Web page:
# Force on an electric dipole moving through a magnetic field

A dipole of moment $\vec{p}$ where p is fixed, moves with velocity $\vec{v}$ though a magnetic field $\vec{B}$. Show that the force on the dipole is $\vec{v}\times(\vec{p}\cdot\vec{\nabla})\vec{B}+\dot{\vec{p}}\times\vec{B}$.

I need some help getting started. I know $\vec{F}=(\vec{p}\cdot\vec{\nabla})\vec{E}~$ but I can't immediately see how this would lead to an expression involving $\vec{B}$. I could try and use $\vec{F}=e(\vec{E}+\vec{v}\times\vec{B})$ but this doesn't really apply to an electric dipole.

## 1 Answer

The Lorentz Force does apply to an electric dipole.

An electric dipole is two charges of charge $\pm q$ separated by a distance $d=p/q.$ So start with the force $\vec{F}=q(\vec{E}+\vec{v}\times\vec{B})$ if there is no magnetic field you just get $\vec{F}=q\vec{E}$ so you get two forces, one is $(-q)\vec E(\vec r,t)$ and the other is $q\vec E(\vec r+\vec p/q).$

So the total force is $q\left(\vec E(\vec r+\vec p/q)-\vec E(\vec r,t)\right)$ which equals $q d\frac{\left(\vec E(\vec r+\vec p/q)-\vec E(\vec r,t)\right)}{d}$ which is $p\frac{\left(\vec E(\vec r+\vec p/q)-\vec E(\vec r,t)\right)}{d}$ and in the limit as $d$ goes to zero but $q$ goes to infinity in such a way that $p,$ and $\vec p$ are constant you get $p\left(\hat d\cdot \vec \nabla\right)\vec E(\vec r,t)$ and this equals $p\left(\hat p\cdot \vec \nabla\right)\vec E(\vec r,t)$ or $\left(\vec p\cdot \vec \nabla\right)\vec E(\vec r,t).$ So even that formula is just the Lorentz Force.

So now we have to add a magnetic field instead of an electric field and we need to include that the dipole's motion since the force depends on the motion of the parts. If the dipole has two charges one with velocity $\vec v_1$ and the other with velocity $\vec v_2$ we can start by looking at the force on the average velocity $\vec v=(\vec v_1+\vec v_2)/2.$ This is actually the correct total force if the parts of the dipole don't move relative to each other.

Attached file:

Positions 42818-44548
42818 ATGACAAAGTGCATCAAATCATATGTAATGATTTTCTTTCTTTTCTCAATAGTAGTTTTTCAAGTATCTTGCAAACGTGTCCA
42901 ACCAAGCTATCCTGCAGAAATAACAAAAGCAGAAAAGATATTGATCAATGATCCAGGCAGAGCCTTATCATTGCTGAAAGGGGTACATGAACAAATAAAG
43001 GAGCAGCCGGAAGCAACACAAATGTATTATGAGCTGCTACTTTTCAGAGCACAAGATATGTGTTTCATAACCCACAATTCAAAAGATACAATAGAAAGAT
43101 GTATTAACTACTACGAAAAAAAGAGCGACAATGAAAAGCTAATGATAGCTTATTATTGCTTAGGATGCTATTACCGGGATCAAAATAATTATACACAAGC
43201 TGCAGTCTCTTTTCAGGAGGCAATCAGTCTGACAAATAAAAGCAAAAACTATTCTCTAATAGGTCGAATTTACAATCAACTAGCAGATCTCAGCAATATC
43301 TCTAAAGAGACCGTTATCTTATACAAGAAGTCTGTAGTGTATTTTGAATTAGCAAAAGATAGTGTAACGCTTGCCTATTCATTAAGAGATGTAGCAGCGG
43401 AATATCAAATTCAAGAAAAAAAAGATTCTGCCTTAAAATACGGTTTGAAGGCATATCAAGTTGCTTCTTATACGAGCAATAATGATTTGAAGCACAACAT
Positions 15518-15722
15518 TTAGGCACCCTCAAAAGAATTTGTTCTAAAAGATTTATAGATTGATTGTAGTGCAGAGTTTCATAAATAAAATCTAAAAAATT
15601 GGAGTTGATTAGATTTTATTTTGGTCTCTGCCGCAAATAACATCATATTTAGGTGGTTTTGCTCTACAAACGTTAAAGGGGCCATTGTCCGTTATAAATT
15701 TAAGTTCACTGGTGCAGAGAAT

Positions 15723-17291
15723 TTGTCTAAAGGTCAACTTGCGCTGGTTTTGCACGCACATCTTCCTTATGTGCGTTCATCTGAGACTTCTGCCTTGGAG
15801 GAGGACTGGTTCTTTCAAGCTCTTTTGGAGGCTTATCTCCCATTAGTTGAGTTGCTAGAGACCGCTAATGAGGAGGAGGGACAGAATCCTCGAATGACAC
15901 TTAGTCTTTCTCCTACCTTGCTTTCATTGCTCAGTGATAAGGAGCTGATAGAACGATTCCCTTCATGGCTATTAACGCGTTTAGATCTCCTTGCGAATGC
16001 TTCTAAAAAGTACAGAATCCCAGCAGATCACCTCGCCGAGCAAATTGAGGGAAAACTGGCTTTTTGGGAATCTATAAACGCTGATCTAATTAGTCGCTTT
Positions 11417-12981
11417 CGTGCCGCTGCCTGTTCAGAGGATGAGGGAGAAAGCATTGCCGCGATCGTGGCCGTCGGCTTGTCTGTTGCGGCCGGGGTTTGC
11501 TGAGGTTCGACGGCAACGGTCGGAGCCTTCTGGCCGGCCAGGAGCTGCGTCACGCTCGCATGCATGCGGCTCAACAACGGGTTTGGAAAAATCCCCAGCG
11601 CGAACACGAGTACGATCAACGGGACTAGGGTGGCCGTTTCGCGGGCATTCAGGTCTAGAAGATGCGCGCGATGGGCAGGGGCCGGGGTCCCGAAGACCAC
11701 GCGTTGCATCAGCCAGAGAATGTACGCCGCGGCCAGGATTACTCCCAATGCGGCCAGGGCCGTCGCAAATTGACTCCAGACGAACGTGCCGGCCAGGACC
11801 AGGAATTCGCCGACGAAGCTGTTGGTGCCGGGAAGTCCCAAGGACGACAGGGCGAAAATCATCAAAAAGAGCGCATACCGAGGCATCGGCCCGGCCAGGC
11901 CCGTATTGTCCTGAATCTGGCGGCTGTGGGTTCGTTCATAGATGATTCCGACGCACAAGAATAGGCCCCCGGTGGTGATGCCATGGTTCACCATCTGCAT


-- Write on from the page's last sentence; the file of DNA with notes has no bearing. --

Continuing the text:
So $\vec{F}=q(\vec{E}+\vec{v}\times\vec{B})$ becomes $\vec{F}=q(\vec{v}\times\vec{B})$ so we get So the total force is $q\vec v\times\left(\vec B(\vec r+\vec p/q)-\vec B(\vec r,t)\right)$ which equals $q d\vec v\times\frac{\left(\vec B(\vec r+\vec p/q)-\vec B(\vec r,t)\right)}{d}$ which is $p\vec v\times\frac{\left(\vec B(\vec r+\vec p/q)-\vec B(\vec r,t)\right)}{d}$ and in the limit as $d$ goes to zero but $q$ goes to infinity in such a way that $p,$ and $\vec p$ are constant you get $p\vec v\times\left(\hat d\cdot \vec \nabla\right)\vec B(\vec r,t)$ and this equals $p\vec v\times\left(\hat p\cdot \vec \nabla\right)\vec B(\vec r,t)$ or $\vec v\times\left(\vec p\cdot \vec \nabla\right)\vec B(\vec r,t).$ So that term is just the magnetic force on the dipole due to the average velocity.

So each particle has a peculiar velocity. But we also get that the magnitude $p$ doesn't change. This means that $\dot{\vec p}$ is orthogonal to $\vec p$ (because $0=\frac{\mathrm d}{\mathrm d t}(\vec p\cdot \vec p)=2\vec p\cdot\dot{\vec p}$).

So what needs to be done? You can relate the peculiar motion $\vec v_1-\vec v$ and $\vec v_2-\vec v$ to $\dot{\vec p}$ and then compute the force due to that velocity and add it to the other force to get the total force.